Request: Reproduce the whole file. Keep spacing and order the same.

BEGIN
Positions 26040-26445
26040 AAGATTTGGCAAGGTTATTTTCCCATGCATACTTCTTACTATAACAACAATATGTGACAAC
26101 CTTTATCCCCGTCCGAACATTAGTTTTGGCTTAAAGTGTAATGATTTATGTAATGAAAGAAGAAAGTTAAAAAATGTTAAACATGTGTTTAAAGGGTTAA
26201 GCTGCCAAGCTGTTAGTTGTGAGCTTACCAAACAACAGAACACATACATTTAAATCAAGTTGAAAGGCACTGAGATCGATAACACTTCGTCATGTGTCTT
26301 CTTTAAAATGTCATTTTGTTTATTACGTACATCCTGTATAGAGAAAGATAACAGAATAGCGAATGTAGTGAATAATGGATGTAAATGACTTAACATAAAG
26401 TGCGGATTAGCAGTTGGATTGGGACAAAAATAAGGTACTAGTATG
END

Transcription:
Positions 26040-26445
26040 AAGATTTGGCAAGGTTATTTTCCCATGCATACTTCTTACTATAACAACAATATGTGACAAC
26101 CTTTATCCCCGTCCGAACATTAGTTTTGGCTTAAAGTGTAATGATTTATGTAATGAAAGAAGAAAGTTAAAAAATGTTAAACATGTGTTTAAAGGGTTAA
26201 GCTGCCAAGCTGTTAGTTGTGAGCTTACCAAACAACAGAACACATACATTTAAATCAAGTTGAAAGGCACTGAGATCGATAACACTTCGTCATGTGTCTT
26301 CTTTAAAATGTCATTTTGTTTATTACGTACATCCTGTATAGAGAAAGATAACAGAATAGCGAATGTAGTGAATAATGGATGTAAATGACTTAACATAAAG
26401 TGCGGATTAGCAGTTGGATTGGGACAAAAATAAGGTACTAGTATG